Flower Mound's Community Activity Center would expand to a little more than 100,000 square feet under the renovation and expansion plans presented to Town Council members at the March 6 meeting.

Construction would grow the CAC from its current size of 61,000 square feet as part of the master plan process going back to 2017. Among other features, the CAC expansion would add more exercise space, including a new 5,300-square-foot cardio weight room and a gym addition south of the current gym. In addition, a new 6,000-square-foot indoor activity pool would be added west of the existing pool, 120 parking spaces would be added, and the second level of the CAC would be converted into office space with the track remaining for public use. In all, officials expect 16,655 square feet of renovation and 39,619 square feet of expansion.

Town Manager James Childers told council that it did not have any obligation at this point, and that staff wasn't "about to come up with a huge price tag, or anything in particular." Childers said the point was to have strategic conversations so that council is "aware of developments that are looming and strategies that are needed," and that staff and council should work together to prioritize and approach these areas.

Chuck Jennings, parks and recreation director, also discussed other components of the town's long-range plans, including improvements at parks. He also presented seven "future needs" points in a slideshow presentation, with each of the areas determined based on feedback received from residents, council and the parks board:
  • CAC expansion;
  • Twin Coves Park Phase II;
  • Tennis Center Development;
  • Expansion/improvement to the town's trail system;
  • Western Recreation Center;
  • Durham Ranch Recreation Area; and
  • Parkland acquisition.
Among the improvements to Twin Coves Park would be a park headquarters, pavilion and fire pit area, 10 new recreational vehicle sites, a fishing pier, and a concrete roadway and trail. The tennis center is on the May 6 ballot and will include, among other amenities, 16 lighted tennis courts and 12 lighted pickleball courts and a playground and walking trails. Council heard that the Western Recreation Center and Durham Ranch Recreation Area were identified as visionary projects.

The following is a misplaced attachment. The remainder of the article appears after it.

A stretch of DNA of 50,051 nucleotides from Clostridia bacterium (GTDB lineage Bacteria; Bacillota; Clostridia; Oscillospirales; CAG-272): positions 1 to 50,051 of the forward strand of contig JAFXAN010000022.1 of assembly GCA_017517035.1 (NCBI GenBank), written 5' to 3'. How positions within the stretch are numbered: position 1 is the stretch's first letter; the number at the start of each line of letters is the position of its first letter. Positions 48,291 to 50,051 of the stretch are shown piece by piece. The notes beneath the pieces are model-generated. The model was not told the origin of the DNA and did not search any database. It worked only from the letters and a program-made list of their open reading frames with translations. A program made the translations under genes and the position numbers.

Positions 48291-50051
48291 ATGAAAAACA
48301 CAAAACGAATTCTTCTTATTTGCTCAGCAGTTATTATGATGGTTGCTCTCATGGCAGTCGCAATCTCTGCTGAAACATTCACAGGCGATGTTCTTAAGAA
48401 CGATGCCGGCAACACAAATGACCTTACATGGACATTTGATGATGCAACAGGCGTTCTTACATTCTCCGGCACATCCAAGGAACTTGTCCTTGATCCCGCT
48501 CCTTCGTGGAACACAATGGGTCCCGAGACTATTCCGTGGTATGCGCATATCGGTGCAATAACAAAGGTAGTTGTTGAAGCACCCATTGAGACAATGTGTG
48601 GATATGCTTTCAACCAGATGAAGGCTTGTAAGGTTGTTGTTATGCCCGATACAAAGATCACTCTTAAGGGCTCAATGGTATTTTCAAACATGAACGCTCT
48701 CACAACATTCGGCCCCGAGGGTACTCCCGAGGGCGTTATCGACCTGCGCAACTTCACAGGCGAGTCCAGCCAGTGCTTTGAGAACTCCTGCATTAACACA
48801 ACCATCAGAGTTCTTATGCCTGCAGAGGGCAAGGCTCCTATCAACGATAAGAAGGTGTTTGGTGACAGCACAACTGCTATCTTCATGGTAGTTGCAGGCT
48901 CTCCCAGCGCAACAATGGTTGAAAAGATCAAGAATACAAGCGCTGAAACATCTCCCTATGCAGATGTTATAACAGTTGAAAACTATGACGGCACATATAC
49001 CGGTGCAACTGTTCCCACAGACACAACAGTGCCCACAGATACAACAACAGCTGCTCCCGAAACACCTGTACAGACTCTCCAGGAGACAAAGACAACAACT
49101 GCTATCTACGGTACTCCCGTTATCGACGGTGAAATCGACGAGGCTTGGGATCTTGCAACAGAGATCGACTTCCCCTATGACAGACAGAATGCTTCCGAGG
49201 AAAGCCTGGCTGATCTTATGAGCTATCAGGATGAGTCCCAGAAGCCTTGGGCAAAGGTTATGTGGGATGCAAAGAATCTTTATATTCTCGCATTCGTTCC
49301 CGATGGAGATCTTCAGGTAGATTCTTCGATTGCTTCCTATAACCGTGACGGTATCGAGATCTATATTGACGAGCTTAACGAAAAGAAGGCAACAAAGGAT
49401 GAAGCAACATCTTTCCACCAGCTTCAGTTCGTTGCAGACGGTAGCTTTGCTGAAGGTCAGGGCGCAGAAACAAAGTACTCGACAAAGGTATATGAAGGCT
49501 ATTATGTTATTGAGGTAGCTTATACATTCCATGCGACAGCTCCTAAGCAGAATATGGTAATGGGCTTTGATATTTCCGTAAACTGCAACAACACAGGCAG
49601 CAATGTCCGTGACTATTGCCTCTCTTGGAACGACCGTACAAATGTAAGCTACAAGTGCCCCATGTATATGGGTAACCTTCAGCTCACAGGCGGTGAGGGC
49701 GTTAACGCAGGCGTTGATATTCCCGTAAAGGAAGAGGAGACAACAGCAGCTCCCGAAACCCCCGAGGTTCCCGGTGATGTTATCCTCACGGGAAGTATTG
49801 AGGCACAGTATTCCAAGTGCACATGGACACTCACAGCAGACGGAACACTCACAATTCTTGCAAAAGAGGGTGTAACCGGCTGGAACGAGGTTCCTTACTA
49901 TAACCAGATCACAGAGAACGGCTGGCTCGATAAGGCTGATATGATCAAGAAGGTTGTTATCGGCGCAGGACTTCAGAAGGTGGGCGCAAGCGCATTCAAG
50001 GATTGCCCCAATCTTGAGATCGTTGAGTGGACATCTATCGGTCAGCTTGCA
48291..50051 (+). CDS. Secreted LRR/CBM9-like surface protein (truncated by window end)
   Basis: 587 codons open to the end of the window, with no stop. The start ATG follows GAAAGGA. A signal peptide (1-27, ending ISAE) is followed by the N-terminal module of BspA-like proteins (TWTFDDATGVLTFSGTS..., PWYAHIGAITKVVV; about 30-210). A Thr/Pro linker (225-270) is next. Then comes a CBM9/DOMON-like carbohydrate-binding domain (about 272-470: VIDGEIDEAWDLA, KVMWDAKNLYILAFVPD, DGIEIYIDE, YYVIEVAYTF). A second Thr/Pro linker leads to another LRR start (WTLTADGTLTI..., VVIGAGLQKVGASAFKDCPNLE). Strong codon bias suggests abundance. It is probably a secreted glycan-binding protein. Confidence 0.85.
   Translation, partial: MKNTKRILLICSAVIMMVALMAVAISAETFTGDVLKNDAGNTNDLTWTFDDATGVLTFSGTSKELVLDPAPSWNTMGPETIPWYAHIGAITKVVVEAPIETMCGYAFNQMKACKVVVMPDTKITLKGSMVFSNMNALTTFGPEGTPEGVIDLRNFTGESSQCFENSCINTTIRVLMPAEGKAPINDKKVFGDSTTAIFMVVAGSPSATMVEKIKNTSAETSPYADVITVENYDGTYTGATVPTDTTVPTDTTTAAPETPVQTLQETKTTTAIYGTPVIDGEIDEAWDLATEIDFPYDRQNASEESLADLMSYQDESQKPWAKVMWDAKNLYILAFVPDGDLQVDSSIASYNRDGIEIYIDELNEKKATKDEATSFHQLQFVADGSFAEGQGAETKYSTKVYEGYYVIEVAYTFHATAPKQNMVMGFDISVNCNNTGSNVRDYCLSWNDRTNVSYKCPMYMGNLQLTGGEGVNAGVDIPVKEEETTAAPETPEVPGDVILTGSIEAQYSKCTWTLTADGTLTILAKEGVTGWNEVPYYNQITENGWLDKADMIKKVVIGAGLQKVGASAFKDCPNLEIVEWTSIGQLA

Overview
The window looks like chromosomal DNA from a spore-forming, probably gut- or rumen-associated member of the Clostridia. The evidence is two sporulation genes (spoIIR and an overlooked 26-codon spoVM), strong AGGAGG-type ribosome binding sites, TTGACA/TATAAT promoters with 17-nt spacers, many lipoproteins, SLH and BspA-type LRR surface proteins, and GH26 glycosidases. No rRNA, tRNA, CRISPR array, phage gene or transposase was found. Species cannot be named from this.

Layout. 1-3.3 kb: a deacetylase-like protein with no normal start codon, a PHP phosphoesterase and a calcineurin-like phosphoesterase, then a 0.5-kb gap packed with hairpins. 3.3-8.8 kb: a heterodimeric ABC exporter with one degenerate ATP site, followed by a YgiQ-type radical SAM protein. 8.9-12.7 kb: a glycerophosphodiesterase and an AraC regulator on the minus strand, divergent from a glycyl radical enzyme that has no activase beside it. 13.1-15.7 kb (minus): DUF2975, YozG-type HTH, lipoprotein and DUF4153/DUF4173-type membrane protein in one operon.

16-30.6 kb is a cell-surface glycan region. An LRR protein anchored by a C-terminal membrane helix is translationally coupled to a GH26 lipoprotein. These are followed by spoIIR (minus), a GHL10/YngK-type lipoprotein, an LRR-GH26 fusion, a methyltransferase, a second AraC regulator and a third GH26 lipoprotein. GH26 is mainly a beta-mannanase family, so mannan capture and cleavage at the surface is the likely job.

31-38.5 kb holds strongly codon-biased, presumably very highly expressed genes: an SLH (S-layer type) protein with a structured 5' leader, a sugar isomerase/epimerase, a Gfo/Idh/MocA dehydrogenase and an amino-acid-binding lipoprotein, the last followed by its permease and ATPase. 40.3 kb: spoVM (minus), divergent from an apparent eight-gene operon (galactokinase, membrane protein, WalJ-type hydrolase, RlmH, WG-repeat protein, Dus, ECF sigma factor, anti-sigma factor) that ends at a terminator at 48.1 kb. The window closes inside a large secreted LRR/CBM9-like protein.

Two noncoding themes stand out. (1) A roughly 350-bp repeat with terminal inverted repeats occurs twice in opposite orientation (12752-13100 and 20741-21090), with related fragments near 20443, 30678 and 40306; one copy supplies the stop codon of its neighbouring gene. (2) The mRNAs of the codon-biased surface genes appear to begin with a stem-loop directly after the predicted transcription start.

Jennings explained the city's parks and recreation mission statement, which centers on enhancing quality of life for residents by providing cultural arts, multigenerational facilities, nature trails, outstanding customer services, and parks and recreational services. He also discussed various data points, such as the town's 57 parks.

"For a town our size, that's a large number," Jennings said. "It's great that we have so many parks."

The city has 37 playgrounds in its parks, a splash pad with another on the way, 28 pavilions, 1,000 acres of parkland and 60 miles of trail, Jennings said. The city also has several projects that have started construction or are under design, such as Canyon Falls Park development and Peters Colony Memorial Park, as well as improvements to Heritage, Gerault and Tealwood Oak parks and the Chinn Chapel Soccer Complex. Projects for the fiscal yer 2022-23 year are Possum, Wilkerson & Cortadera Park Playground Replacement, Dixon Park improvements, the first phase of Bakersfield Park improvements, and the Glenwick Park restroom addition.

As far as the improvements on the horizon, Childers said recommendations in the long-range plan dated back to 2017 when the process was "more of a holistic thing." He said he suggested to Jennings that the city work in a more "a la carte" approach to prioritize projects, and said staff could work to provide phasing cost estimates for the different items associated with the CAC expansion and renovation.